Our government wants to protect our youth by instead focusing our efforts on organized crime and people who give cannabis to children despite the health risks associated with cannabis use at a young age.
By setting very strict penalties for selling cannabis to young people, our government is sending a clear message about our unwavering commitment to protecting the health and safety of young people first and foremost, in my riding of Vaudreuil—Soulanges, across Quebec, and across the country. This is something that all Canadians can get behind.
Canadians also know that we need to do whatever it takes to keep money out of the hands of criminals and organized crime. The cannabis act will make our streets safer by creating a legal, regulated, and safe supply of cannabis that will be available to all Canadians who have reached the age of majority.
Bill establishes a framework for purchasing product online or in person and allows Canadians to have access to cannabis outside the black market. The bill also enables the government to set reasonable prices that would be directly competitive with current prices on the black market.
We are also ensuring that those who wish to continue selling cannabis outside of regulated markets will be subject to penalties. Depending on the seriousness of the offence, they will face fines and up to 14 years in prison. This approach will allow the government to remain flexible while also going after the worst offenders.
The cannabis act will keep our young people safe and keep money out of the hands of criminals, thanks to a strictly regulated sales system for this country.
Our government is establishing a framework for our provincial and territorial partners so that the work reflects the will and concerns of the people.
I am proud to contribute to a plan that is built on fact-based decisions and reflects the reality we are currently facing in Vaudreuil—Soulanges, in Quebec, and of course in Canada.
I am proud to be part of a government that is taking action to address a problem that has existed for far too long. It is a problem that has existed for decades, and yet previous governments just made the decision to continue with the status quo. We knew full well the rates were high. In some cases, depending on the age group, rates were going up, but previous governments did nothing. We knew that those who were smoking marijuana, almost one-third in some cases or even more than one-third in certain age groups, were getting a product from organized criminals and drug dealers.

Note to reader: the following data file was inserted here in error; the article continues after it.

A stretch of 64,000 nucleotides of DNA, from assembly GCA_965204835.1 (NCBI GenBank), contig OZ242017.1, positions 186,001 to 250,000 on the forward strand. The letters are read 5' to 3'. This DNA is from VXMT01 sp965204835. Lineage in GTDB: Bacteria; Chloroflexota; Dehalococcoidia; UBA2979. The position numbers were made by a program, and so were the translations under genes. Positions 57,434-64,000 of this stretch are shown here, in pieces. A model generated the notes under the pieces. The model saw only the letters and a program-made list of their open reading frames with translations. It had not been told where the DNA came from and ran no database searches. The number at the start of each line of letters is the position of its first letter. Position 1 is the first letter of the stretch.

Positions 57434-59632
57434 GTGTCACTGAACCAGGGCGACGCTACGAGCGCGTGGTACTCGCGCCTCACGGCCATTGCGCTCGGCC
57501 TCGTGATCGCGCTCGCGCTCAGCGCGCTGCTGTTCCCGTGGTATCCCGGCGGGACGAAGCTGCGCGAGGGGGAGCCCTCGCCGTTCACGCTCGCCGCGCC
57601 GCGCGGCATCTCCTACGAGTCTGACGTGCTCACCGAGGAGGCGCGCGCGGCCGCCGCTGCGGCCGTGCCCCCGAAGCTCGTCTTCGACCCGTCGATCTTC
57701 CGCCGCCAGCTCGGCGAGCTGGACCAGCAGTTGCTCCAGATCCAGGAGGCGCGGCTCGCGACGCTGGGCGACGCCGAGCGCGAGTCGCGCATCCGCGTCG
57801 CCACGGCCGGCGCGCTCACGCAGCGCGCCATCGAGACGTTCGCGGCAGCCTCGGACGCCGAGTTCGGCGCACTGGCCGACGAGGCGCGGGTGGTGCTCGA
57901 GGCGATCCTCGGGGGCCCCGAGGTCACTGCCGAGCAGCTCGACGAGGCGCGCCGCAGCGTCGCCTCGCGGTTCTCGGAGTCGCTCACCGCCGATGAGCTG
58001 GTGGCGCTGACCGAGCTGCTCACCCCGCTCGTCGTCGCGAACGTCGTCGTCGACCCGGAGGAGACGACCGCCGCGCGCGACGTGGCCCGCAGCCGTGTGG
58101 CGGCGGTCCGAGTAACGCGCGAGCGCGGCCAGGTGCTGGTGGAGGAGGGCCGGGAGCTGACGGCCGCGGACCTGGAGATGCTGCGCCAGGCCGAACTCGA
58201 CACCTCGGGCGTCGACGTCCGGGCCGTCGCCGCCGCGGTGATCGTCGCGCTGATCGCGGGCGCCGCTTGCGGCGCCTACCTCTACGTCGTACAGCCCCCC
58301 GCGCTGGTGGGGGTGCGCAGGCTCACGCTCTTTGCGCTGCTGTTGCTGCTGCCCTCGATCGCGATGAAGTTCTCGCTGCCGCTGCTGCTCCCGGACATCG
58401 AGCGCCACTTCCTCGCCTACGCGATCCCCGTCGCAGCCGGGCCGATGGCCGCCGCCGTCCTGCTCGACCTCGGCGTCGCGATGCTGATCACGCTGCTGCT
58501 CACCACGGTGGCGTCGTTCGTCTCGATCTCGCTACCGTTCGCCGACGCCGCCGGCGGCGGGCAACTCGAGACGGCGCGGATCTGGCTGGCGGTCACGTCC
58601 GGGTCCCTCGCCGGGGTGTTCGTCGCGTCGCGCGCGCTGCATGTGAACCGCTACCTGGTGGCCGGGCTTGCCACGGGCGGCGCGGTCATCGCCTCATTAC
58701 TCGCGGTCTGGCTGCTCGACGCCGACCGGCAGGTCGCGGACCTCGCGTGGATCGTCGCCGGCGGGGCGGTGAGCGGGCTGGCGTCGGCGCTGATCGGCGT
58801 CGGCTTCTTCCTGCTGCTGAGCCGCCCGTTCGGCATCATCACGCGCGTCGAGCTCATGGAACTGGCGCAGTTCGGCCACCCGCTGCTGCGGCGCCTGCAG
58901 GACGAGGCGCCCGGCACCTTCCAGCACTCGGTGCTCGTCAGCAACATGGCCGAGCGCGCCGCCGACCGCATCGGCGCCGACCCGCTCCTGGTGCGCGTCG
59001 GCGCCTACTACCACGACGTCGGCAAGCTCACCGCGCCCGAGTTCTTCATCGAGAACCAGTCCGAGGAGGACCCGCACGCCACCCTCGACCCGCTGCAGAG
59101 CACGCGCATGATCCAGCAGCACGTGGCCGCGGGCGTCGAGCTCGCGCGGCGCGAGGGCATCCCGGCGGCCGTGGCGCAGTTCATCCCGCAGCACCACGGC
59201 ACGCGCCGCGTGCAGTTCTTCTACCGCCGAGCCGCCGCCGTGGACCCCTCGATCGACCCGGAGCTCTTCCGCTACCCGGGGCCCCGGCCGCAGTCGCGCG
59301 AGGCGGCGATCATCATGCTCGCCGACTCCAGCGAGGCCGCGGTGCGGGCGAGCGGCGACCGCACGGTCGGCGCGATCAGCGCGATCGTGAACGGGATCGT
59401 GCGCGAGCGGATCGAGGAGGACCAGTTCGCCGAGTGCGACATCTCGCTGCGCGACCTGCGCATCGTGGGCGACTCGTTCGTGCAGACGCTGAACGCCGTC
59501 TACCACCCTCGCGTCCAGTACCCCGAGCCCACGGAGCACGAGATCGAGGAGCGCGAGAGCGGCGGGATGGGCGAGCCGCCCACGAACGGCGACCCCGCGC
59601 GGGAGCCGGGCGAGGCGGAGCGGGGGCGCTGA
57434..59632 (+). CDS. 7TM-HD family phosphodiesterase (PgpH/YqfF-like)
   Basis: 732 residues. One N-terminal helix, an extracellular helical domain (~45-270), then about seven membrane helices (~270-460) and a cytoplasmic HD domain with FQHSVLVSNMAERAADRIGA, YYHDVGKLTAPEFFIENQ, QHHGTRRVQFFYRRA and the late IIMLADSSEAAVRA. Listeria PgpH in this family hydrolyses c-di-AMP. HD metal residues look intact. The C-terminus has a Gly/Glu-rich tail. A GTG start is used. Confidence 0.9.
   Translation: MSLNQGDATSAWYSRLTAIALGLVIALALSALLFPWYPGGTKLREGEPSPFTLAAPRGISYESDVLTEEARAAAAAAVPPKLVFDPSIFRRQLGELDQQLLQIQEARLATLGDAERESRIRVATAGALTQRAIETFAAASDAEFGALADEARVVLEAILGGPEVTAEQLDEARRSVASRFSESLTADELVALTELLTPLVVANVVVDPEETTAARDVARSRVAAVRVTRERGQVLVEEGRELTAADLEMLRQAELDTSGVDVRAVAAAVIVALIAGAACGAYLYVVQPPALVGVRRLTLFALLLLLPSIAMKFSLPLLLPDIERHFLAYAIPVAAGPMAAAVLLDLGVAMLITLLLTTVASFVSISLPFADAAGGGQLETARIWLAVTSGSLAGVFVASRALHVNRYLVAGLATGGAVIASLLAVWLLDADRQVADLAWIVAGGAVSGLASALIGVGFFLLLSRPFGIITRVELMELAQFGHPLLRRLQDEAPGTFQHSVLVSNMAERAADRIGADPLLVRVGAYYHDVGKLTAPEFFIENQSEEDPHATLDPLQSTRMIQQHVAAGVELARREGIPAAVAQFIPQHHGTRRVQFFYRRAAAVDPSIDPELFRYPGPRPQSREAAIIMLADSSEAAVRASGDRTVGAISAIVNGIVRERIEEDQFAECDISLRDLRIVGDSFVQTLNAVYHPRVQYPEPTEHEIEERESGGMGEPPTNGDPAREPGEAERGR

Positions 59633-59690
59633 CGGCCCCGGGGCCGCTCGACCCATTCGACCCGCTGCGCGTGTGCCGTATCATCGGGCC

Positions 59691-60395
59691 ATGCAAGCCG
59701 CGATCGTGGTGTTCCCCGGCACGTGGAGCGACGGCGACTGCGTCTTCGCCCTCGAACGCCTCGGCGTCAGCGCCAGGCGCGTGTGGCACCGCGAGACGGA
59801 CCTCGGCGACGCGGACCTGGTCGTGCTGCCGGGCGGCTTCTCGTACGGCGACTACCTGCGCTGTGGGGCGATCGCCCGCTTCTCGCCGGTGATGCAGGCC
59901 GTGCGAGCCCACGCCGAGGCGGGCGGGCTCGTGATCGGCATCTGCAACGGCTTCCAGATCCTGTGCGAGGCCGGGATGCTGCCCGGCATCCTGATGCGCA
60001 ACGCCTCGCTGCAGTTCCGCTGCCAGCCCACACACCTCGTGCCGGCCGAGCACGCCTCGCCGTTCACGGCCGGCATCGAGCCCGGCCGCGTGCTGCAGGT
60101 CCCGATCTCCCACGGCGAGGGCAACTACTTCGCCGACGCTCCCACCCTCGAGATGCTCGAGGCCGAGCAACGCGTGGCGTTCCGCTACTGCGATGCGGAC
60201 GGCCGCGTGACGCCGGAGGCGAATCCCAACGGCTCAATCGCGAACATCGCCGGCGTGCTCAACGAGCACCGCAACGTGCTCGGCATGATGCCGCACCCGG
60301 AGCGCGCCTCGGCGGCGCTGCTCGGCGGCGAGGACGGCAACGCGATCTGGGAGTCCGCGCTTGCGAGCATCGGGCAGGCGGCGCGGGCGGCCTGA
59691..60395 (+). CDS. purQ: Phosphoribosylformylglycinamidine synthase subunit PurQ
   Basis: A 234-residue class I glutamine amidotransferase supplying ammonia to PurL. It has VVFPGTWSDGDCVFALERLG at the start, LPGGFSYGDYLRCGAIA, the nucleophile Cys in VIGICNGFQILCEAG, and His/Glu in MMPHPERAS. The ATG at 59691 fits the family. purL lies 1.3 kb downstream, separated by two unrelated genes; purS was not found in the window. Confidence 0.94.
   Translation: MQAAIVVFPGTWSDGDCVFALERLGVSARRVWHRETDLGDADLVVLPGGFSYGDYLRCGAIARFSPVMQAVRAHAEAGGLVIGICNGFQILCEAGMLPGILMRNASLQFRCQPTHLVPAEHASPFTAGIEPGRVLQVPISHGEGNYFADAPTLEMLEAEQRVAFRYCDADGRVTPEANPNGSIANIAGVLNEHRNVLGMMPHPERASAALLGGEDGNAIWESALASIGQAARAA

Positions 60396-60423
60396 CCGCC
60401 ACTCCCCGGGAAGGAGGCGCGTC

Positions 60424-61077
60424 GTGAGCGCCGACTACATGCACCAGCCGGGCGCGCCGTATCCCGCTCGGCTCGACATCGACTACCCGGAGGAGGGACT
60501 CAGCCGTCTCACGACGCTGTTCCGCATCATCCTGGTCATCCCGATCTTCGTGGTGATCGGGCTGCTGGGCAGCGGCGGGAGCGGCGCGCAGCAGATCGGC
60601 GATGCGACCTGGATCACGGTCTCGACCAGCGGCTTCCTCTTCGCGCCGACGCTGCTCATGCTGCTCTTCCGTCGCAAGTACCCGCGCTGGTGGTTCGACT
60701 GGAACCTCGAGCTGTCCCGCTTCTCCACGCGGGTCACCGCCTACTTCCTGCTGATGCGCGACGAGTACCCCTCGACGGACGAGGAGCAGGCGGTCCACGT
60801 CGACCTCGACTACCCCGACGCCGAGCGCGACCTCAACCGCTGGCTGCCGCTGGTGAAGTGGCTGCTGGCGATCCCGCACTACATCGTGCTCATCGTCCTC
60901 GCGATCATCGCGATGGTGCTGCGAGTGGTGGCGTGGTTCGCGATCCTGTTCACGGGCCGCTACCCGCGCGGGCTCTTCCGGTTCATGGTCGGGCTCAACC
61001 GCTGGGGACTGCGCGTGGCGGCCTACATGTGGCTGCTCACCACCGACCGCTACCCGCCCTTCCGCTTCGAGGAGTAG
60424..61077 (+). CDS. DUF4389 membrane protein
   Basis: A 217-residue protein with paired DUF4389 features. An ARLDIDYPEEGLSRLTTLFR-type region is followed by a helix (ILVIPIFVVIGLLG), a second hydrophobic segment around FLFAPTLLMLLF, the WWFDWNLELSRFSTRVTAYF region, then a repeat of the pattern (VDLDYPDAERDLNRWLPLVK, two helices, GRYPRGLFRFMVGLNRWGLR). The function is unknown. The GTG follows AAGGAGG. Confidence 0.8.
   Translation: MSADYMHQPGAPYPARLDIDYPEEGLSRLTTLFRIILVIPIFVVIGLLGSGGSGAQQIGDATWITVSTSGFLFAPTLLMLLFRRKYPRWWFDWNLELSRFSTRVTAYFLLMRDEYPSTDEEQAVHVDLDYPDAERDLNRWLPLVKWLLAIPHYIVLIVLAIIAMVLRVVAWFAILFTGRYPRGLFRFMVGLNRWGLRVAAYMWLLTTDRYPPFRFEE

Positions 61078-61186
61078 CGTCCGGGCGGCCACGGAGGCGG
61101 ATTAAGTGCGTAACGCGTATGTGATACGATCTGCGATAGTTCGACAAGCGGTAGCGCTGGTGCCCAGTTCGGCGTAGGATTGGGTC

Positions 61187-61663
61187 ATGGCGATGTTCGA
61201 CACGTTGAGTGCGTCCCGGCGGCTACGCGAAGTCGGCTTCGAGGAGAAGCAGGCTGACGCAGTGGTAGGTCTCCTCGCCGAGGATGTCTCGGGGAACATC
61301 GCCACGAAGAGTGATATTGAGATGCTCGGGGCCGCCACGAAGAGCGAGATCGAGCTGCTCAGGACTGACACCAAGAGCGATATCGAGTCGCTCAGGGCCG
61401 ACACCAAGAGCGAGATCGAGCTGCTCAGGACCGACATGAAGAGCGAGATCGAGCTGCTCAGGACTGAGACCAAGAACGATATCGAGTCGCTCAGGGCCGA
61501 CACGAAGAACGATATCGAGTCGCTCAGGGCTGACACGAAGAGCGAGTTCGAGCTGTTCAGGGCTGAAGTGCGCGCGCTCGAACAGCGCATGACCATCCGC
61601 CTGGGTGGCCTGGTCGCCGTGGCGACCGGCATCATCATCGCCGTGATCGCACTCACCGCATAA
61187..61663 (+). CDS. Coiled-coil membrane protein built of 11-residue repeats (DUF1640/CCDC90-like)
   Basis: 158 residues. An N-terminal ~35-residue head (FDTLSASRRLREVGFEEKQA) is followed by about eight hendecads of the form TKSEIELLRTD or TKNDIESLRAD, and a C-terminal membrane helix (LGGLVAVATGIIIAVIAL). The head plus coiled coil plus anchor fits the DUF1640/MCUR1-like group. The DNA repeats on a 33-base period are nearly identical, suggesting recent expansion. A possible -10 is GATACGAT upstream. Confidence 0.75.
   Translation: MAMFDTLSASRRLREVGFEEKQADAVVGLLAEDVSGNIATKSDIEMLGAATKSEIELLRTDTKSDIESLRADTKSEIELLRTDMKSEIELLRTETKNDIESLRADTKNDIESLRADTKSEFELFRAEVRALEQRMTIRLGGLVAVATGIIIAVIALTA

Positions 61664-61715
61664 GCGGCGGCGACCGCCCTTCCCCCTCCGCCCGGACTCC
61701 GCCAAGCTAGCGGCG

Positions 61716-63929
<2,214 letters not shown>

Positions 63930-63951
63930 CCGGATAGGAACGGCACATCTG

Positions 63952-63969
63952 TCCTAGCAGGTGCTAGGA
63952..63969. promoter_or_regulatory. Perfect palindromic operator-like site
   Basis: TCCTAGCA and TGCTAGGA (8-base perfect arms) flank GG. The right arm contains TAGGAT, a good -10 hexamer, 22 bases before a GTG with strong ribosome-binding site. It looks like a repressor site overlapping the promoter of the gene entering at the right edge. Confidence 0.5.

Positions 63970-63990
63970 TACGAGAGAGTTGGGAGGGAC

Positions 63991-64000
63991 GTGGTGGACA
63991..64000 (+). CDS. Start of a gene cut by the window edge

People had no idea what the product had been laced with. It was a product that people knew could have been laced with something that was more detrimental to their health, and yet they had no other option because governments turned a blind eye to the realities of a failing system. We knew the system that existed for the last 10 years and even for decades was putting billions of dollars into the pockets of organized crime.
I can say with a good amount of authority, and I speak on behalf of my caucus members from Quebec, that this had a serious impact on violence and violent crime in my home province of Quebec. Those people who are from Quebec, and who have been following incidents of violent crime related to organized criminal activities in Quebec know there have been significant rises and falls in crime relating to biker gangs, and that the primary source of revenue for these gangs was the illicit sale of drugs. Yet, federal governments did absolutely nothing.
Governments still tried to convince Canadians they were spending hundreds of millions of dollars on a system that was working when we knew full well it was not working. We could have done better, and we should have done better, but it required courage to do so. It requires looking back as to why we are all here as members of Parliament.
We are here to put in place systems that work, and to use taxpayers' money effectively. Yet, for decades, we have not been doing that. We have been trying to convince Canadians we had the best possible plan in place, and their hundreds of millions of dollars were being spent properly. We knew full well that was not the case.
Therefore, this is what we did. We first started off by being honest and open with Canadians that this is what we would do if we were elected. Once we were elected, we followed through on that promise and started with national consultations, including committees that met and brought in experts on all sides to talk about how we can best do this. We studied other jurisdictions in the United States and around the world who have seen better success rates in the systems that they had in place. I and other members of Parliament from all sides of this House went across the country, hosting town halls and asking for feedback from our fellow constituents. We worked hard over the last two years to reach out to Canadians and to experts in various fields to make sure we were getting the information to get this right.